“Hell Yes, I’ll Vote for Him”: Jimmy Carter’s First Voter

Today’s post is written by Daria Labinsky, an archivist at the Jimmy Carter Presidential Library  In this coronavirus-affected election year, let’s look back at a time when presidential candidates made the rounds in person, shook everyone’s hands, gave stump speeches, and kissed babies.  Jimmy Carter with a young fan on the campaign trail, Carter Family … Continue reading “Hell Yes, I’ll Vote for Him”: Jimmy Carter’s First Voter

A Front Line of Defense: The 758th Radar Squadron and the Makah Air Force Station, Neah Bay, Washington, 1950-1988

Today’s post is written by Dr. Greg Bradsher, Senior Archivist at the National Archives at College Park, MD. "Last Pass at Makah" by Michael J. Machat. US Air Force Collection (National Archives ID 6436075). The United States Government has had a long association with Neah Bay, Washington and its inhabitants, mostly members of the Makah … Continue reading A Front Line of Defense: The 758th Radar Squadron and the Makah Air Force Station, Neah Bay, Washington, 1950-1988

Brevet Brigadier General Samuel Chapman Armstrong’s Civil War

Today’s post is written by Dr. Greg Bradsher, Senior Archivist at the National Archives at College Park, MD. Gen. Samuel C. Armstrong (NAID 167250430). At Benedict, Maryland, in command of U.S. Colored Troops, on December 17, 1863, Union Army Lt. Col. Samuel Chapman Armstrong wrote, “we are fighting for humanity and freedom, the South for … Continue reading Brevet Brigadier General Samuel Chapman Armstrong’s Civil War

Virtually visiting America’s Cultural Institutions in the time of COVID

Today’s post is by John LeGloahec, Archives Specialist in the Electronics Records Division at the National Archives in College Park, MD. This post is part of an ongoing series featuring records from the National Register of Historic Places and National Historic Landmarks Program Records, 2013 – 2017 (National Archives ID 20812721), a series within Record … Continue reading Virtually visiting America’s Cultural Institutions in the time of COVID

American Archives Month: Discovering Archives and Repositories in the Records of the National Register of Historic Places

Today’s post is by John LeGloahec, Archives Specialist in the Electronics Records Division at the National Archives in College Park, MD. This post is part of an ongoing series featuring records from the National Register of Historic Places and National Historic Landmarks Program Records, 2013 – 2017 (National Archives ID 20812721), a series within Record … Continue reading American Archives Month: Discovering Archives and Repositories in the Records of the National Register of Historic Places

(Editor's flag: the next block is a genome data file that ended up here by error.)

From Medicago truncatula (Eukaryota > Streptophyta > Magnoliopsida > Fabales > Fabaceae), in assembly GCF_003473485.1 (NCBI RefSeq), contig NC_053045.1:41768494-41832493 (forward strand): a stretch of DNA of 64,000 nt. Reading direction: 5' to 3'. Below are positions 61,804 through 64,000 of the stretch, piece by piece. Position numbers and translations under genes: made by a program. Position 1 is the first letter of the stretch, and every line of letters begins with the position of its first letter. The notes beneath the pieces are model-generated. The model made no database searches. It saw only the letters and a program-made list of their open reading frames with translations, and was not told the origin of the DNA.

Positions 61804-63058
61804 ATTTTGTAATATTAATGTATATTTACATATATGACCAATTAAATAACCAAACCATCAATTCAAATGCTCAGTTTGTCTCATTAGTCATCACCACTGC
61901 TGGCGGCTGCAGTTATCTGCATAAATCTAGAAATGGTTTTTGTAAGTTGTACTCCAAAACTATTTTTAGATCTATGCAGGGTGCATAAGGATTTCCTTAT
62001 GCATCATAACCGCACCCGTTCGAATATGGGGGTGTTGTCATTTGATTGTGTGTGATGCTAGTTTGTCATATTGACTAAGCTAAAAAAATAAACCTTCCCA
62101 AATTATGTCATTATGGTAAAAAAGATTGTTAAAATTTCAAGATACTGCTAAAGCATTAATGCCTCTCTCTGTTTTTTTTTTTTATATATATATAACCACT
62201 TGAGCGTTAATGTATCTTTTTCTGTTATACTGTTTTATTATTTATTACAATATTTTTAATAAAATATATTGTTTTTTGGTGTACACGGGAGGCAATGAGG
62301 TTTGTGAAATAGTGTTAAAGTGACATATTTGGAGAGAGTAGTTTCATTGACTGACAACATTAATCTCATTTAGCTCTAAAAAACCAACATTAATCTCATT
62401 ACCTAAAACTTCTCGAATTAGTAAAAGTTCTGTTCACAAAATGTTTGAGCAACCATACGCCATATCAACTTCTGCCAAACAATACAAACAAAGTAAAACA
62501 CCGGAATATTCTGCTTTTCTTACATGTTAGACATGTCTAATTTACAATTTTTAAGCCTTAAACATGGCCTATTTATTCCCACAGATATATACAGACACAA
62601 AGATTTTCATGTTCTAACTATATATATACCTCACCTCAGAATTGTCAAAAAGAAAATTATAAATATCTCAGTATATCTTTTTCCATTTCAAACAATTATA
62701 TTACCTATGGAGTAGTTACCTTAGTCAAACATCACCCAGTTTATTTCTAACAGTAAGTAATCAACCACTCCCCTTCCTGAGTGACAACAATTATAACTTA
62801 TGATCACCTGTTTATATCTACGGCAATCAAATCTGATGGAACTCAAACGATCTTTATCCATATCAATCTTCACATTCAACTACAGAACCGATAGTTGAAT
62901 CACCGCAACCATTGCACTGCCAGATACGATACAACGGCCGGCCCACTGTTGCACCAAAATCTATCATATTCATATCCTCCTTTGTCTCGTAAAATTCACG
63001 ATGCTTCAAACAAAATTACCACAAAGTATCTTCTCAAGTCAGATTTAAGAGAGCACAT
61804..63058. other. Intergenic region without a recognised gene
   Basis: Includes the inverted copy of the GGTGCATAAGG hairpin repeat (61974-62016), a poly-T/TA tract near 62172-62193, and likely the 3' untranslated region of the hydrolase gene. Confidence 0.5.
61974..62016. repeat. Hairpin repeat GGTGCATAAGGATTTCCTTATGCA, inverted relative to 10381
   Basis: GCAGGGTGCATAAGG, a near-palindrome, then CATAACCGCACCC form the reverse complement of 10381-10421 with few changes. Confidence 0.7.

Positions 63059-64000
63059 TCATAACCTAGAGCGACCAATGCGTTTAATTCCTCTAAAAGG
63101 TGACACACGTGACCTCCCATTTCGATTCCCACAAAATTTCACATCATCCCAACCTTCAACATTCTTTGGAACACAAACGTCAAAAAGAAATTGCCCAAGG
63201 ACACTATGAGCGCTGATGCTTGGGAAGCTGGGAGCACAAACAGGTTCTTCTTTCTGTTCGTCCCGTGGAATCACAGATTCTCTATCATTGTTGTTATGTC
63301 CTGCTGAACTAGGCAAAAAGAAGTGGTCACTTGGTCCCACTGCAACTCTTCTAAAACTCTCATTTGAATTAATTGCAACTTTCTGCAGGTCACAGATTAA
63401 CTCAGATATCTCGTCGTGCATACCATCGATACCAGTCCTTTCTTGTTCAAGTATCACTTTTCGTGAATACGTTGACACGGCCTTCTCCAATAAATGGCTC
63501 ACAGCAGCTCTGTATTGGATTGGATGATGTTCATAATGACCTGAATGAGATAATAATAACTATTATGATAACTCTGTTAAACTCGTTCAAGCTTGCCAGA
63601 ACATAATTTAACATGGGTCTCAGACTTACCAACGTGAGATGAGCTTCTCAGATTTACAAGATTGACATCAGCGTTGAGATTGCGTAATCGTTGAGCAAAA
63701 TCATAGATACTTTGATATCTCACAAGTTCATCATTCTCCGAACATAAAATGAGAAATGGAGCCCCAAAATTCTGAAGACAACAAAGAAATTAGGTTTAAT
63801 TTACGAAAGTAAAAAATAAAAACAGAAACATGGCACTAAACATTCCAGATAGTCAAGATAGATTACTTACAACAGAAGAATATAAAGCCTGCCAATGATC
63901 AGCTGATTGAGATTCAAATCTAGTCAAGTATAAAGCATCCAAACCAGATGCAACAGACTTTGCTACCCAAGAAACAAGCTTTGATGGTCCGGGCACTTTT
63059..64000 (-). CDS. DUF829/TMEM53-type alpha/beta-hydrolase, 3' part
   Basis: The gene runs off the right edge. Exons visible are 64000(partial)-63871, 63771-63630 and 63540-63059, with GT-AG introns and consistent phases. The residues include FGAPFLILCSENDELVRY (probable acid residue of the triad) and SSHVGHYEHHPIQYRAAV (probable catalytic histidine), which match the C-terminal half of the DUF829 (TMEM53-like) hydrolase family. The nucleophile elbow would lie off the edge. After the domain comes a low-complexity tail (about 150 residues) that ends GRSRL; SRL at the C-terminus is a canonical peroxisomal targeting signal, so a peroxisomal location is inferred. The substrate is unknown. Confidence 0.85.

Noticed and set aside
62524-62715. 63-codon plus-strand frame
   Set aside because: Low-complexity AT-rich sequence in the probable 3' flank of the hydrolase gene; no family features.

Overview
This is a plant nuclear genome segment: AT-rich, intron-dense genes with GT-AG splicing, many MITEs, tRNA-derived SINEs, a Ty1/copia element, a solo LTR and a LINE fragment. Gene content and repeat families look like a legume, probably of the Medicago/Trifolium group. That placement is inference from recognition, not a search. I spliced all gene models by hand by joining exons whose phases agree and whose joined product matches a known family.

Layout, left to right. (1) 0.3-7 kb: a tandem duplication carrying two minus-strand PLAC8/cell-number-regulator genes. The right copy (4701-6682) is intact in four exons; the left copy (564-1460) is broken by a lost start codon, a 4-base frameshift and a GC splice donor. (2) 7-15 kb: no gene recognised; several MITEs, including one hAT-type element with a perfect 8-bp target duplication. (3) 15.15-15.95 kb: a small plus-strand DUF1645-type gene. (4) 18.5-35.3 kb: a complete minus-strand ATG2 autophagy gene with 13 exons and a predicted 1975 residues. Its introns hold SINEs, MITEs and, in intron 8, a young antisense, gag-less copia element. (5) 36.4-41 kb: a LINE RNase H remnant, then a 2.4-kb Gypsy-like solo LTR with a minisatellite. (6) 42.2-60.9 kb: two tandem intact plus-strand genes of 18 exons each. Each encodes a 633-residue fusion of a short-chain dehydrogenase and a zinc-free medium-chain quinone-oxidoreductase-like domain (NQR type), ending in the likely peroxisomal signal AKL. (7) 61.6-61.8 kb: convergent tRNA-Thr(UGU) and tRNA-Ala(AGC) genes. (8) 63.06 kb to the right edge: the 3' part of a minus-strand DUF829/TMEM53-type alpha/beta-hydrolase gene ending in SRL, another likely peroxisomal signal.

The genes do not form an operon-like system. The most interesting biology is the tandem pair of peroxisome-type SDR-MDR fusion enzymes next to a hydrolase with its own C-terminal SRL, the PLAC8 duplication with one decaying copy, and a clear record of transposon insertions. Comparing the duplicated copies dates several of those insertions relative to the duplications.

Mrs. Hartshorne’s Estate Sale and the Joking Neighbor of Patrick McGroury of Manalapan, New Jersey

Today’s post is by Claire Kluskens, Genealogy/Census Subject Matter Expert and Digital Projects Archivist at the National Archives in Washington, DC. On August 28, 1884, a lawyer named A. A. Chambers helped Patrick McGroury of Manalapan, New Jersey, write a letter of inquiry to the Bureau of Pensions about James Hogan, who lived nearby. McGroury … Continue reading Mrs. Hartshorne’s Estate Sale and the Joking Neighbor of Patrick McGroury of Manalapan, New Jersey

Tadeusz Kościuszko: For Our Freedom and Yours

Today’s post is by Anita Solak, Archives Technician at the National Archives in Washington, DC. For several weeks in June this year the streets of Washington, DC filled with protests, marches, and demonstrations as Americans of all backgrounds came out to voice their opposition to systemic racism in the aftermath of the killing of George … Continue reading Tadeusz Kościuszko: For Our Freedom and Yours

A Life Well Lived: Amelia Tyler of the Hampton Normal and Agricultural Institute and the United States Patent Office, 1832-1908

Today’s post is written by Dr. Greg Bradsher, Senior Archivist at the National Archives at College Park, MD. In June 1908, the Scientific American reported on the death of Amelia Tyler. The periodical noted that she had died on May 23, at her home in Washington, D.C. and that her death “has caused widespread regret … Continue reading A Life Well Lived: Amelia Tyler of the Hampton Normal and Agricultural Institute and the United States Patent Office, 1832-1908

Back to School: From One-Room Schools to Great Halls with the National Register of Historic Places

Today’s post is by John LeGloahec, Archives Specialist in the Electronics Records Division at the National Archives in College Park, MD. This post is part of an ongoing series featuring records from the National Register of Historic Places and National Historic Landmarks Program Records, 2013 – 2017 (NAID 20812721), a series within Record Group 79: … Continue reading Back to School: From One-Room Schools to Great Halls with the National Register of Historic Places

Assignment: Neah Bay, Washington, 1909; The United States Revenue-Cutter Service and the USRC Snohomish

Today’s post is written by Dr. Greg Bradsher, Senior Archivist at the National Archives at College Park, MD. Background The discovery of the mineral wealth of Alaska led immediately to a large development of the coastwise trade along the northwestern seaboard of the United States, and particularly in Puget Sound. Navigators were then, as now, … Continue reading Assignment: Neah Bay, Washington, 1909; The United States Revenue-Cutter Service and the USRC Snohomish